Workday (WDAY) reported earnings after the close today, May 22nd, and the stock zigged and zagged without giving a clear read on where it is headed next. One thing that is pretty much assured is that any decline in this stock will only be temporary. The company had its IPO in October 2012, when the stock opened at $28 per share and soared over 70% that day to close at $48 per share. Since that time, the stock has never really looked back.
Today, Workday trades for over $65 a share and sports a market capitalization of close to $11B. It is this market cap that drives most investors crazy, as the company has no earnings and most analysts expect the company report losses for the foreseeable future. Workday also trades at 25x the consensus revenue estimate for FY2014 of $433M. From a valuation standpoint, the company has all the makings of a stock that those focused purely on valuation would find appealing as a short candidate. I am one of those who typically loves to short a company like Workday, with a valuation that is in the stratosphere by any metric you choose to apply. This company is different, and for a few reasons I will detail below, I would tell investors to hold their noses and not short this stock.
Workday Is Not A Short Candidate
It pains me to argue that Workday is not a short candidate. Every fiber in me says this stock should go down because of its valuation. However, I have learned my lesson that valuation alone will not drive a stock down, no matter how far that valuation is distorted from reality.
In the case of Workday, there are significant reasons why this company continues to defy skeptics and does not offer enough reward for an investor to short the stock. To start with, Workday is seeing significant revenue growth. As the company reported today, quarterly revenue grew over 60% on a YoY basis. Is growth slowing? Yes. Does this matter? No. Again it pains me to say this, but Workday is providing a cloud based solution in an addressable market that is estimated could be as large as $70B by 2015. If the company captures just a 10% slice of that market, sales could grow to $7B. While they face formidable competition from companies such as Oracle (ORCL), Workday is the hot name in the space right now and does not face legacy systems baggage that comes with a company like Oracle.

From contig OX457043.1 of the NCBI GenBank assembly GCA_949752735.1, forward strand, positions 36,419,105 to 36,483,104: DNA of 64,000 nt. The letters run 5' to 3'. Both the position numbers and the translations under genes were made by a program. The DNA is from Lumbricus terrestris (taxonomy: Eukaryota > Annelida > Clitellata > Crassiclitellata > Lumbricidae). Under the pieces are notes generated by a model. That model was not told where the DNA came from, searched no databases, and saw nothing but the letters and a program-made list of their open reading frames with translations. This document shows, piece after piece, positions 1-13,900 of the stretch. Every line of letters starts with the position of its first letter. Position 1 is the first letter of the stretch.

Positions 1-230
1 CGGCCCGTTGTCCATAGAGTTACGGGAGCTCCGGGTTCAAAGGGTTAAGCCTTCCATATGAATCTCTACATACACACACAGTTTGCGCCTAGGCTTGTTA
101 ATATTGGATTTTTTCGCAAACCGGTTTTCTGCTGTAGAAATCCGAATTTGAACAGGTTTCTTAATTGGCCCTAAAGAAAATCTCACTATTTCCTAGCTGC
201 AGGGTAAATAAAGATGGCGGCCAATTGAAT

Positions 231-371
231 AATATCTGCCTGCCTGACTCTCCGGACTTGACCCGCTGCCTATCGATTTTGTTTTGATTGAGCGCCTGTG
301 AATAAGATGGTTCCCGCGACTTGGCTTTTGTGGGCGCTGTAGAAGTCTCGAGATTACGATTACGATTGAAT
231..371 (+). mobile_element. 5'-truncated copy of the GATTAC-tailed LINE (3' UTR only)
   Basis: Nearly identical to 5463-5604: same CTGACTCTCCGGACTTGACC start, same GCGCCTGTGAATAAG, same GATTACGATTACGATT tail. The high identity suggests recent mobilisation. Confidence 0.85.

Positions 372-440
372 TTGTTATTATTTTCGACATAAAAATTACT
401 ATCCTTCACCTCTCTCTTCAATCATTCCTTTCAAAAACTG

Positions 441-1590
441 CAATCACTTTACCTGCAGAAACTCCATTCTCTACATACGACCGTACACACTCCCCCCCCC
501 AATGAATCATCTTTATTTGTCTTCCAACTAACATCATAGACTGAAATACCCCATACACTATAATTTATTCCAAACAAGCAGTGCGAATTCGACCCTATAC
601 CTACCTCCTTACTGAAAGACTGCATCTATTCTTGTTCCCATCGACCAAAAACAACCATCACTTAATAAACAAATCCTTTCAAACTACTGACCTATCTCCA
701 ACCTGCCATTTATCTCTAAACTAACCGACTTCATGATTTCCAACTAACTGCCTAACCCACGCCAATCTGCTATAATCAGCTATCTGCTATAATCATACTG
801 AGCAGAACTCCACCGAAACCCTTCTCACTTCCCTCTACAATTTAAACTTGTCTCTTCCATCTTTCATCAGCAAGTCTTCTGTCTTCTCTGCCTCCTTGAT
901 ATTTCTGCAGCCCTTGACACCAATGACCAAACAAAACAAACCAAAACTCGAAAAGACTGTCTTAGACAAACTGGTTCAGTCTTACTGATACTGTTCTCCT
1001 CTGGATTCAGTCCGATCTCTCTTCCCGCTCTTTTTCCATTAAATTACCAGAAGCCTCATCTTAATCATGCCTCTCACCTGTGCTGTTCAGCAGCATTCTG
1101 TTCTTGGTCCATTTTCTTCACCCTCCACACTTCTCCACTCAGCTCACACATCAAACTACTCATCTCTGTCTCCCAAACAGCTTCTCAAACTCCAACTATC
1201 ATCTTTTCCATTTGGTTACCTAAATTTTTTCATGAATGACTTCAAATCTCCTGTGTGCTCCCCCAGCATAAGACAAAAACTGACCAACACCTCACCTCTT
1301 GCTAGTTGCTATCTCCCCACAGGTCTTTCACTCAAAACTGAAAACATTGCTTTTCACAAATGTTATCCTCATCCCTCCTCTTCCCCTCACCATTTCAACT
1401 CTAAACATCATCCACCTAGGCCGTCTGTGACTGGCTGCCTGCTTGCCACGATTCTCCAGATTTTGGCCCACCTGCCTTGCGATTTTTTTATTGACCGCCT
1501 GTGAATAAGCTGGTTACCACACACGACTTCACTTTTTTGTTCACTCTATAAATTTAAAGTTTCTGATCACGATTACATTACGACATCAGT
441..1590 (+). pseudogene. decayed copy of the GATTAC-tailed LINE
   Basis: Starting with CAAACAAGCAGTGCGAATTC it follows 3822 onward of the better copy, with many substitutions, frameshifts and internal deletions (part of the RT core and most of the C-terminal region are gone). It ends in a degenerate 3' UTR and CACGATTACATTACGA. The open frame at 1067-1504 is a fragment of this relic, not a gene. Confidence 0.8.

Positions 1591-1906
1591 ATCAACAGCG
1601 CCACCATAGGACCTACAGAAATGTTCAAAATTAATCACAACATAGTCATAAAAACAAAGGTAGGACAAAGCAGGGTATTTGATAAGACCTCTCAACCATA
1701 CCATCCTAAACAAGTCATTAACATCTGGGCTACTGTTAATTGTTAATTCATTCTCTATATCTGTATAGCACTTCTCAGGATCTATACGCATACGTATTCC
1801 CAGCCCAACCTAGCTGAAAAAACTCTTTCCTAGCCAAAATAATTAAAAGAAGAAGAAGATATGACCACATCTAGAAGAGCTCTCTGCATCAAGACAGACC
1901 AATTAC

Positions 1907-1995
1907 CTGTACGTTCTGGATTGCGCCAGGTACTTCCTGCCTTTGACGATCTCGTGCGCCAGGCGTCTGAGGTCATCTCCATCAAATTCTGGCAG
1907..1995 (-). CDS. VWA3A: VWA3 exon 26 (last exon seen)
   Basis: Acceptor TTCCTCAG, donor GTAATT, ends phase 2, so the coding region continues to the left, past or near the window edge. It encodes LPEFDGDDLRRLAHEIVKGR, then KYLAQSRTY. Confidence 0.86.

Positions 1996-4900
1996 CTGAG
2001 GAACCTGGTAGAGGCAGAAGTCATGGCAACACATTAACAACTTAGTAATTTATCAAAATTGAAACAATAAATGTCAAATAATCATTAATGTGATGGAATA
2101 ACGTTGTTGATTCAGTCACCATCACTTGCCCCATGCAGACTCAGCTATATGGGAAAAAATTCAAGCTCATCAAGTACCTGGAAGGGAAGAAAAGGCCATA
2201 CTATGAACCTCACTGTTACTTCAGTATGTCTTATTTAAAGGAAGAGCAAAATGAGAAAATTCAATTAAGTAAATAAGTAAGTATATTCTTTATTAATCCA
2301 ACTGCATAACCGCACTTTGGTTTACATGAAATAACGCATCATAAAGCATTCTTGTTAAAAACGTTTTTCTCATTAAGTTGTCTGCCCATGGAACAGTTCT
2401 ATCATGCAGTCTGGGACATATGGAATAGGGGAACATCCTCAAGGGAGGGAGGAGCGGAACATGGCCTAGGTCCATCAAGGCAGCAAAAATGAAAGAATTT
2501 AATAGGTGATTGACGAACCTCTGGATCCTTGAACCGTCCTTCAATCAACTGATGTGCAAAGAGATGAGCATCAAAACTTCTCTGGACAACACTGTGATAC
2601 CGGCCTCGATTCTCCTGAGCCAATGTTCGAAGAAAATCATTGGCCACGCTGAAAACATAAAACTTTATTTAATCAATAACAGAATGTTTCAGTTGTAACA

Workday also has some pretty heavy hitters as major stock holders. To start with, the founders of Workday are big players. These same two men founded PeopleSoft, which was purchased by Oracle years ago. Today, they control over 60% of the outstanding shares of Workday. Additionally, in April of this year, a notable hedge fund made a splash by picking up close to a 10% stake in the company. This was after the valuation of Workday was already sky high in the eyes of many. This is a company with a small float of shares available to be traded. Additionally, the lock up period related to the IPO has come and gone. This is typically a time when new shares hit the market and can be a negative catalyst for a high flying company like Workday.
Finally, the financial performance of the company today shows the inherent leverage in the business model. Per the Q1 earnings release today, Workday reported $17M of positive operating cash flow on just over $90M in earnings. This is not that common for companies in their infancy, to generate operating cash flow that is equal to over 18% of revenue. Consider that Workday already has a product that can be sold as it is today. Incremental costs will be tied directly to incremental revenue in the future. If Workday is able to continue successfully growing its top line, the cash flow generating power of this company will be enormous. The company already sits on over $800M in cash from its IPO. If you consider that the company is already in a position where they will be generating cash on an annual basis, the valuation will begin to look more reasonable when you net out the cash on the balance sheet, and value the company based on future cash flows.
Resist the urge. I have it myself and it is like a fever some days. I want to short a stock like Workday so badly. The problem is those big boys buying Workday are willing to hold onto this stock for a long time. You might get lucky trying to short a company like this, but the chances are that in the long run, the deep pocketed owners and hedge funds will win this battle.